A footprint made by a cat-sized dinosaur approximately 100 million years ago was found in China by an international team of palaeontologists, phys.org reported.
Dr Anthony Romilio, a University of Queensland research, was among the scientists that analyzed the track, initially discovered by Associate Professor Lida Xing from the China University of Geosciences (from Beijing).
Dr Romilio explained that the footprint was made by a herbivorous, armoured dinosaur, known commonly as a stegosaur – the popular family of dinosaurs.
“Like the stegosaurus, this little dinosaur probably had spikes on its tail and bony plates along its back as an adult,” said Dr Romilio. He also added that the footprint, under six centimetres, is the smallest stegosaur footprint ever found!
“It’s in strong contrast with other stegosaur prints found at the Chinese track site, which measured up to 30 centimetres, and prints found in places like Broome in Western Australia where they can be up to 80 centimetres.”
The tiny footprint has comparable characteristics to other stegosaur footprints with three short but wide and round toe impressions.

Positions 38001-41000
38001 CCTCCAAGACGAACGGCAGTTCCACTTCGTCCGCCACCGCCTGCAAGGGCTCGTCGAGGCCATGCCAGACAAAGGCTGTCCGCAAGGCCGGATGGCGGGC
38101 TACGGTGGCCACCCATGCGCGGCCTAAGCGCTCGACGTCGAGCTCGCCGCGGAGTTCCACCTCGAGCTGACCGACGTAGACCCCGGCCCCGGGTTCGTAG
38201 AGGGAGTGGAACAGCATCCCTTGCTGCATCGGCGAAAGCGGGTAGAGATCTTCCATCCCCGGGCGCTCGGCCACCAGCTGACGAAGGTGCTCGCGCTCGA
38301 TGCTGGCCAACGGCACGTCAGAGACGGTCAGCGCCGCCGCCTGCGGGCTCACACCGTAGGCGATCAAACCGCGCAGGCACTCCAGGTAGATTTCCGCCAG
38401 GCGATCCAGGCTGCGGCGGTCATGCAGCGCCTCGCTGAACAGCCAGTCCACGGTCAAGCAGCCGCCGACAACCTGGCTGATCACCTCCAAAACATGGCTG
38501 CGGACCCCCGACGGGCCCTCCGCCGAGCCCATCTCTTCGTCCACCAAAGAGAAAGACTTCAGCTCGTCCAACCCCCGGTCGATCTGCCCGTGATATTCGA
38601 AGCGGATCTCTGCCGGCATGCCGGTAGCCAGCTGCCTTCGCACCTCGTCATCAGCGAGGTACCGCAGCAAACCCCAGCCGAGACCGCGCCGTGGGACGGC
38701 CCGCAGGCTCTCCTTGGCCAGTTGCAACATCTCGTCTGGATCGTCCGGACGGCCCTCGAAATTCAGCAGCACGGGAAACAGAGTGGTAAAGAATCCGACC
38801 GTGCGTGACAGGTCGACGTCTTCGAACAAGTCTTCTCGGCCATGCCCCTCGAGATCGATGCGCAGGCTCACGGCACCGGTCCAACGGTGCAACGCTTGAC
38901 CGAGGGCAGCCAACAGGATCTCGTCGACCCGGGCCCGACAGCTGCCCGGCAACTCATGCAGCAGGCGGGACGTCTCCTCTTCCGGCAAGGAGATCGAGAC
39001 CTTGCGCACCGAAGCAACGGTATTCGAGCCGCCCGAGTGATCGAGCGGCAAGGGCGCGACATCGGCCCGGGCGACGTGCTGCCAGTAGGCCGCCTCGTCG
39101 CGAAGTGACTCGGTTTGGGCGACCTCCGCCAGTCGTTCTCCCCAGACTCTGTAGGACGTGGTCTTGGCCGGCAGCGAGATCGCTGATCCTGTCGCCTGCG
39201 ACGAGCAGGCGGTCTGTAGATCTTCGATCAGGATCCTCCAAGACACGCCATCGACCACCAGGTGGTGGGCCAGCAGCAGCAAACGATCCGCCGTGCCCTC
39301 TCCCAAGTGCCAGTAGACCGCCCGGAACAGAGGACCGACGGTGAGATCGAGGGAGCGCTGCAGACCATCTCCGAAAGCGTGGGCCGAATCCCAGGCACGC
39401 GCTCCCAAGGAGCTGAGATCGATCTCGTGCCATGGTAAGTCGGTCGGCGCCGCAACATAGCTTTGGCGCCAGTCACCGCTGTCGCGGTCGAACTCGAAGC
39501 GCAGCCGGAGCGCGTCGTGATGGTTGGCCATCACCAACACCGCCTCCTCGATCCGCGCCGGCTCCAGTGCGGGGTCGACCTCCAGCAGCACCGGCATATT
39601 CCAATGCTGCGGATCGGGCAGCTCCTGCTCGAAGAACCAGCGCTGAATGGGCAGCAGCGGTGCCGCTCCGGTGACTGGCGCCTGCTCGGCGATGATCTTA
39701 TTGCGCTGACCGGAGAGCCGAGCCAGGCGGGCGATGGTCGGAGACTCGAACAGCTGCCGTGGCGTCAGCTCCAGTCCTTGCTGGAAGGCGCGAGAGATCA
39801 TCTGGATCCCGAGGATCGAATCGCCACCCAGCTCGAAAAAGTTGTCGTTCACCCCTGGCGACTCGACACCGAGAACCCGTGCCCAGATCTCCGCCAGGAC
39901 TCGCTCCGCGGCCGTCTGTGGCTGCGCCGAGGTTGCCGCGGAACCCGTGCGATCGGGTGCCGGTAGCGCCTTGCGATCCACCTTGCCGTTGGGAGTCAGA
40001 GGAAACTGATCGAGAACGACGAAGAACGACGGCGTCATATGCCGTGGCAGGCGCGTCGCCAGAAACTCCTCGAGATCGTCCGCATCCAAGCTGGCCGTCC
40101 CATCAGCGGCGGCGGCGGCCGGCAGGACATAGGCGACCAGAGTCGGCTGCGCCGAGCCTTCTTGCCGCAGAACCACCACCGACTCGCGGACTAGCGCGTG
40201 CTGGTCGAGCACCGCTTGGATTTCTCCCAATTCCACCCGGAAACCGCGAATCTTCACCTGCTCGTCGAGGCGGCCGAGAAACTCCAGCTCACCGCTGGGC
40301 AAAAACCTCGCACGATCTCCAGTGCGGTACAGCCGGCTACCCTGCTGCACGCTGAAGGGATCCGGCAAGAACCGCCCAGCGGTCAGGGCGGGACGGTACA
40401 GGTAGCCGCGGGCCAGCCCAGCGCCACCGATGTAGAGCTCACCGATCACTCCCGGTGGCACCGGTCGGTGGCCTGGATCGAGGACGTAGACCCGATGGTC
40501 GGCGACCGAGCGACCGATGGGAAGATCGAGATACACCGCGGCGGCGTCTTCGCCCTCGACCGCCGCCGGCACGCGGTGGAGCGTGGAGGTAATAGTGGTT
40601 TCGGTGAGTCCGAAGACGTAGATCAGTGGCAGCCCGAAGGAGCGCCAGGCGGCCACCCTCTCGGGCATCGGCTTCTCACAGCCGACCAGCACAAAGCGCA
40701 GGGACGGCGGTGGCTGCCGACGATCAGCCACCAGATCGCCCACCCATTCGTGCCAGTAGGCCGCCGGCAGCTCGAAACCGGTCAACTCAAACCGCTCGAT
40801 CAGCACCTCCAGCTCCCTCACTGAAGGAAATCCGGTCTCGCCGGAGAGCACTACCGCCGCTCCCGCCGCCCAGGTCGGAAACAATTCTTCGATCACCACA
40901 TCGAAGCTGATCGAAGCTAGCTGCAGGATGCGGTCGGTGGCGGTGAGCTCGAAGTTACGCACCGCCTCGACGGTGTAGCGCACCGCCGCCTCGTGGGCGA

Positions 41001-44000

Still, researchers observed that the print wasn’t elongated like larger counterpart prints found at the track sites, which shows that the young stegosaur had a different behaviour.
Dr Romilio explained that Stegosaurs normally walked with their heels on the ground, a lot like humans, but on all fours, resulting in long footprints.
The small track shows that the dinosaur moved with its heel lifted off the ground, a lot like nowadays’ cats and birds do.
“We’ve only previously seen shortened tracks like this when dinosaurs walked on two legs.”
The discovery is impressive, mainly thanks to the record it holds. It may help scientists understand the anatomy of Stegosaurs as they grew.